Cases reported "Dental Leakage"

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1/6. Clinical response to a vacant post space.

    AIM: To report a case demonstrating a radiolucency of developing adjacent to an unfilled post space. SUMMARY: A mandibular left first molar was root filled before post-space preparation. The tooth was restored coronally but the post space was left empty, and 14 months later, pain and furcal radiolucency developed. Cleaning, shaping, medicating and filling the post space resulted in the resolution of symptoms and healing of the radiolucency. KEY learning POINTS: Post space should be prepared under conditions of asepsis. A post space must not be allowed to remain empty when a tooth is restored.
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2/6. Dental fractures on acute exposure to high altitude.

    There is little in the literature on dental restoration breakage in the aviation environment since reports of problems in combat aviators in war World II. We report two cases of dental fractures during acute exposure to a hypobaric environment. Case 1 was a young officer who suffered an amalgam restoration breakage during a 25,000-ft decompression chamber simulation. Case 2 occurred in an experienced aviator who had a tooth cusp fracture in a molar with a defective amalgam restoration during an unpressurized helicopter flight to 18,000 ft. In both cases, after removing the defective fillings, deep secondary caries were found; both teeth were successfully restored. Because hard-tissue tooth fracture during a high-altitude flight is a rare event, few flight surgeons or dentists are familiar with this phenomenon. We recommend regular dental examinations with careful assessment of previous dental restorations in aircrew subject to decompression.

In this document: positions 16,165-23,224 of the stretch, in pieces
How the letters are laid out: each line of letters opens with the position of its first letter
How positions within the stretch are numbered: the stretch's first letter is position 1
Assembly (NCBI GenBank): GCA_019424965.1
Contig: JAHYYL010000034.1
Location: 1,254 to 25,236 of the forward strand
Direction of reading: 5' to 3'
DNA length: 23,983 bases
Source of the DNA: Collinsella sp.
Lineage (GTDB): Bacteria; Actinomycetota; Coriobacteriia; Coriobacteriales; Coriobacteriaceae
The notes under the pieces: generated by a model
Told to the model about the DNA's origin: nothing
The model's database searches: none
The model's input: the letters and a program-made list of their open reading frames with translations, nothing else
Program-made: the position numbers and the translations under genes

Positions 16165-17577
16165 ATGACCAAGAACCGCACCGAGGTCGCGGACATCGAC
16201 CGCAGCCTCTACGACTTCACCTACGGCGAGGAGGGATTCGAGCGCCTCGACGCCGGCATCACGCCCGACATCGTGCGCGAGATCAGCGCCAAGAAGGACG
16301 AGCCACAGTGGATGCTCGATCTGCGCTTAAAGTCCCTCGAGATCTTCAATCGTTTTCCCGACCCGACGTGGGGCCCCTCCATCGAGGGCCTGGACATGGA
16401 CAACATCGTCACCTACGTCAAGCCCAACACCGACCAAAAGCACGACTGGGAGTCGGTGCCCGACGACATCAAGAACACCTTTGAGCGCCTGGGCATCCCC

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3/6. Coronal leakage and treatment failure.

    This report presents a case in which undiagnosed coronal leakage resulted in failure in the endodontic management of a tooth. Coronal leakage occurred during root canal treatment as a result of the presence of deficient composite resin fillings and secondary caries. Despite repeated visits of cleaning and dressing, the canal continued to be contaminated and symptoms persisted. On referral, the reason for treatment failure was diagnosed. The tooth was successfully treated by the replacement of the deficient fillings, after the elimination of underlying caries. Symptoms resolved enabling the completion of the root canal treatment.
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4/6. Multidisciplinary aspects of root resection failure: a case report.

    Creative approaches to tooth maintenance often include tooth resection and retention of one or more of the roots. Although this procedure is reasonably successful, failure of supportive endodontic, periodontic, and restorative management of the retained roots can jeopardize a successful outcome. The following is a case report evaluating multiple aetiologies contributing to root resection failure.
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5/6. Implant pathology associated with loss of periapical seal of adjacent tooth: clinical report.

    A mandibular cuspid adjacent to two implants placed in the incisor region redeveloped periapical pathosis as a result of the inadvertent removal of the gutta-percha seal during post preparation. The root end inflammatory process communicated with the surface of an adjacent implant, resulting in endodontic-implant pathosis and subsequent removal of the implant. The osteotomy site healed uneventfully and almost complete osseous repair was observed after five months.
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6/6. Degradation of a silver point in association with endodontic infection.

    This paper describes an unusual clinical report of degradation of an endodontic silver point within the root canal of a lower right first premolar. Its apical portion was found to be degrading and at one stage a small portion became separated from its main body and was displaced apically. The tooth, despite past apical surgery, displayed signs of endodontic failure. Conventional retreatment and removal of the silver point improved the endodontic problems associated with this tooth. The silver point was analysed using both scanning electron microscopy and x-ray microanalyses. These tests revealed that the silver point had deteriorated significantly with a surface coating of a silver-chloride salt. Microleakage with infection and galvanic reaction are possible hypotheses as to the reason for the degradation of the silver point. Although other reports have demonstrated corrosion of silver points, this method of presentation appears unique.
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